If you find a blog that you’d love to be on but they don’t currently cover your genre, reach out and ask about contributing content to that genre for them. Book bloggers and editors are often busy, and although they may not currently be covering your genre, it doesn’t mean they don’t want to do so in the future. Providing free quality content could be the kind of push they need to expand their scope of book coverage. – Ashley Johnson, She Reads
Feel free to use this basic pitch template as a model for emails you send to blogs:
Hi [name of blog owner/editor],
I’m a [(genre) author/publisher/publicist/etc.] and I would like to write a guest post about [topic] for [name of blog]. The headline would be something like [“title”], and it would cover [specifics of what it would be about]. [Additional details as needed].
Here are some examples of [articles I’ve written/some of my books/my website]:
- [link to article you’ve written, book you authored, your website]
- [second link if applicable]
Let me know what you think!
In a pitch to this blog, that template might be completed to look like this:
I’m a mystery author and I would like to write a guest post about marketing for new authors for the BookBub Partners Blog. The headline would be something like “10 Marketing Tips for New Writers,” and it would offer tips for authors who are beginning to market their books. It would cover starting social media pages, running their first website ads, and building an email list.
Here’s an article I wrote about choosing the right cover, “How to Choose the Right Book Cover,” [linked] and my author website [linked].
Let me know what you think!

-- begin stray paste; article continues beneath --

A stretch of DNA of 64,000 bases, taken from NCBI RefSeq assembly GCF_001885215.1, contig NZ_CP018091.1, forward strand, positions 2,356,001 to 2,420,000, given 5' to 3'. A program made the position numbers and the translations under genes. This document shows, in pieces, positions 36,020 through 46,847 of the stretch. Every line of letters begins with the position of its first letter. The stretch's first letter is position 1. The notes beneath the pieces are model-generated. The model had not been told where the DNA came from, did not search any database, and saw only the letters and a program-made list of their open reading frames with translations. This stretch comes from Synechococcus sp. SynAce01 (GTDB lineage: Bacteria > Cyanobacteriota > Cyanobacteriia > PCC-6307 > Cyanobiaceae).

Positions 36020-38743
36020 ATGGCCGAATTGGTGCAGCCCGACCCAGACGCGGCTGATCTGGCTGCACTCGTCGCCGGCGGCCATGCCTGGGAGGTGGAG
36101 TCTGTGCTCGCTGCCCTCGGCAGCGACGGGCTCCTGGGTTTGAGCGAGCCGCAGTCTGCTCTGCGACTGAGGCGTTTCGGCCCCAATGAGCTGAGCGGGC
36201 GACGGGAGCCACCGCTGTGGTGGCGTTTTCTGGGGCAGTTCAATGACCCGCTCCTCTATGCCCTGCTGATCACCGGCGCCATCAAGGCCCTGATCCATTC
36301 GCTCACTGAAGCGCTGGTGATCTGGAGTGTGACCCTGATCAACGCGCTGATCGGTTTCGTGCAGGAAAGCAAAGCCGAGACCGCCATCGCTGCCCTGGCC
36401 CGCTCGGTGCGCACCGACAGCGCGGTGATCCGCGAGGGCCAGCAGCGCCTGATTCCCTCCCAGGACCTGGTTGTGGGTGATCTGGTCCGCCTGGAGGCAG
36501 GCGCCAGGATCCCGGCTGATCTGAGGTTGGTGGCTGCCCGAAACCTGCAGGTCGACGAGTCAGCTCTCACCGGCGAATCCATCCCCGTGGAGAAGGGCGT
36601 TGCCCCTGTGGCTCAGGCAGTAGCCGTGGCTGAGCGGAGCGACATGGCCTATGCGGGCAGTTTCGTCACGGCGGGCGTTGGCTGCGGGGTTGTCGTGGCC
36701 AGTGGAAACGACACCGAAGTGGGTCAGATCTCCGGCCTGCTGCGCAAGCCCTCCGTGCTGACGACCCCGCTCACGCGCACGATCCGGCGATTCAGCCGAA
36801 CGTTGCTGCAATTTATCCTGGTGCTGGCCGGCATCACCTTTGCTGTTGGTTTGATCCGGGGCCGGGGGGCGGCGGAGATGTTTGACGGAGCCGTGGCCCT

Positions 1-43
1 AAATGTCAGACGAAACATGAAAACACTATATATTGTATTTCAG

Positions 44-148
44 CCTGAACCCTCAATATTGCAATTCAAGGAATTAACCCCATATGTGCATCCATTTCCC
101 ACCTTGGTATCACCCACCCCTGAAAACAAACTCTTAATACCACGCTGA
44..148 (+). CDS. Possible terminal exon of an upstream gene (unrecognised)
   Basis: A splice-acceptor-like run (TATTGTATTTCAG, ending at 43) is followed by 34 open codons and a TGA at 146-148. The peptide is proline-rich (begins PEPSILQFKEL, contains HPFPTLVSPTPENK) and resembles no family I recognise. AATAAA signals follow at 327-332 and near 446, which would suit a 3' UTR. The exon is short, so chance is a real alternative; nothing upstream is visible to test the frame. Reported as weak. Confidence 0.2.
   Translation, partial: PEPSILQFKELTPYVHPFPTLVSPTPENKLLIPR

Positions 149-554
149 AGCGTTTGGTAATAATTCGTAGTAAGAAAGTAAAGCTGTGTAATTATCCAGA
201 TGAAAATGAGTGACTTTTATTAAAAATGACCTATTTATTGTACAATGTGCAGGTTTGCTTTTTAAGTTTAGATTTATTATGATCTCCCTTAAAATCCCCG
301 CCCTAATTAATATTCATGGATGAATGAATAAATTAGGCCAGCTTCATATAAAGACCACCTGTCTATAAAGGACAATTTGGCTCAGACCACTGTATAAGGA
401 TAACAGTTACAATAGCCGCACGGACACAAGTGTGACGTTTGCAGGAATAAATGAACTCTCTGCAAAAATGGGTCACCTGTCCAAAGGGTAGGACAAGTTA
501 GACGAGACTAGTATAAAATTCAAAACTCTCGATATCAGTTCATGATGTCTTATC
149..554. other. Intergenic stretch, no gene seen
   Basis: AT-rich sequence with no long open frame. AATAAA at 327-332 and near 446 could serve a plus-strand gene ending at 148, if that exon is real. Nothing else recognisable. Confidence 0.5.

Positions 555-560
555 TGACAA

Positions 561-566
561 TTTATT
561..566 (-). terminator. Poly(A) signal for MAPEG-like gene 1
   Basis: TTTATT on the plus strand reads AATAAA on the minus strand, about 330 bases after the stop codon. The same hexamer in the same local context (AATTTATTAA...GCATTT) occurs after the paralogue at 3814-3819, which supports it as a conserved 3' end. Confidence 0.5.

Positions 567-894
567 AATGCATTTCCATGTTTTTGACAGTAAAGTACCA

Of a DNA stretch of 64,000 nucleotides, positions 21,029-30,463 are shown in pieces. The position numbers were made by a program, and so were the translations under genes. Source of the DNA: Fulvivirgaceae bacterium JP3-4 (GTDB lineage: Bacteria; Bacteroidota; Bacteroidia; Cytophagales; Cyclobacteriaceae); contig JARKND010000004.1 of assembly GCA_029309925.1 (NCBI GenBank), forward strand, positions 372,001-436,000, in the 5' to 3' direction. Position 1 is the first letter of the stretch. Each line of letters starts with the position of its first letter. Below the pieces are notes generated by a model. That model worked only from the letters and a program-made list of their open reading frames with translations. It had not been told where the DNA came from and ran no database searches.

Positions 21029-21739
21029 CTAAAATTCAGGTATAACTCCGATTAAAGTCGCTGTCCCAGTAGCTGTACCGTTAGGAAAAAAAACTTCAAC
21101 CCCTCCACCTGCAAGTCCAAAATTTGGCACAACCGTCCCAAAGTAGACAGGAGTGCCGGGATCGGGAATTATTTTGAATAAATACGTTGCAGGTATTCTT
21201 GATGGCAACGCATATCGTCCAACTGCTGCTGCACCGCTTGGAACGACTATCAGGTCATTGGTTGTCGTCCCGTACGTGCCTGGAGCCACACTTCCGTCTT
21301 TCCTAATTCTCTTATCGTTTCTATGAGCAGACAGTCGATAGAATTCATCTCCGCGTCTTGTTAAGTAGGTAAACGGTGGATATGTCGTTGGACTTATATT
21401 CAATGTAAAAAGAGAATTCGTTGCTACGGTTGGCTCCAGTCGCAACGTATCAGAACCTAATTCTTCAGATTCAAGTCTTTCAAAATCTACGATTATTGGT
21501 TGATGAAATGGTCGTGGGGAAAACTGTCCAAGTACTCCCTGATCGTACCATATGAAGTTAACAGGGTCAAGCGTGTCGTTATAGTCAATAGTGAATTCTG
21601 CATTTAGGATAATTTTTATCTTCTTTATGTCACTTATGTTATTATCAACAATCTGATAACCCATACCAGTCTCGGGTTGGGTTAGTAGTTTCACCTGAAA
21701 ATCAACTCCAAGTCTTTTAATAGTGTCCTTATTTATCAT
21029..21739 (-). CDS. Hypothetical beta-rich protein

This is by no means the only way to go about pitching to a blog. Many successful pitches are shorter, simply detailing the article idea. No matter how you reach out, try to make a pitch specific, relevant to the blog, and concise.
As with most communication, it doesn’t hurt to be friendly. Mentioning something on their blog or in their social media that you enjoyed is a way to show that you know their blog and that you’ve put thought into this pitch.
4. Tastefully plug yourself in guest posts
Providing a bio
Many blogs include short author bios with their guest posts. These are typically two to three sentences long, with some basic information on who the author is, what they do, and a link or two to their website, blog, social media page(s), and/or books.
If your post is accepted, consider sending a short bio with links to whatever you would most like readers to see. Many writers send their bios with their pitch, which can be a nice way to introduce yourself concisely.
Check out some of these examples of bios from various blogs:
In her bio on our blog, M.J. Rose introduces herself with helpful links in one sentence. All Partners Blog bios include a link to follow the author on BookBub when applicable, as hers does.
This is Catherine King’s bio at the end of a recent Book Smugglers guest post.
Mentioning yourself in the post
Some blogs give more information about their guest writers, like the Queen of Contemporary book blog, which offers a personalized introduction in addition to a shorter bio at the end of the article. When available, these opportunities allow you to share more information about yourself.
Sometimes, it’s even appropriate to mention your work or expertise in the body of the post you write. This is often the case in author and publishing focused blogs, where you can use your experience as examples for the post.
In Christina Dodd’s Partners Blog post, “How I Got 25k More BookBub Followers (and Why I Did),” she described how she grew her following, mentioning her books, website, and social media pages. Indie author Steve Stred wrote about his works in a post on Sci-Fi and Scary, “Avoiding (or Owning) Haunted House Clichés.”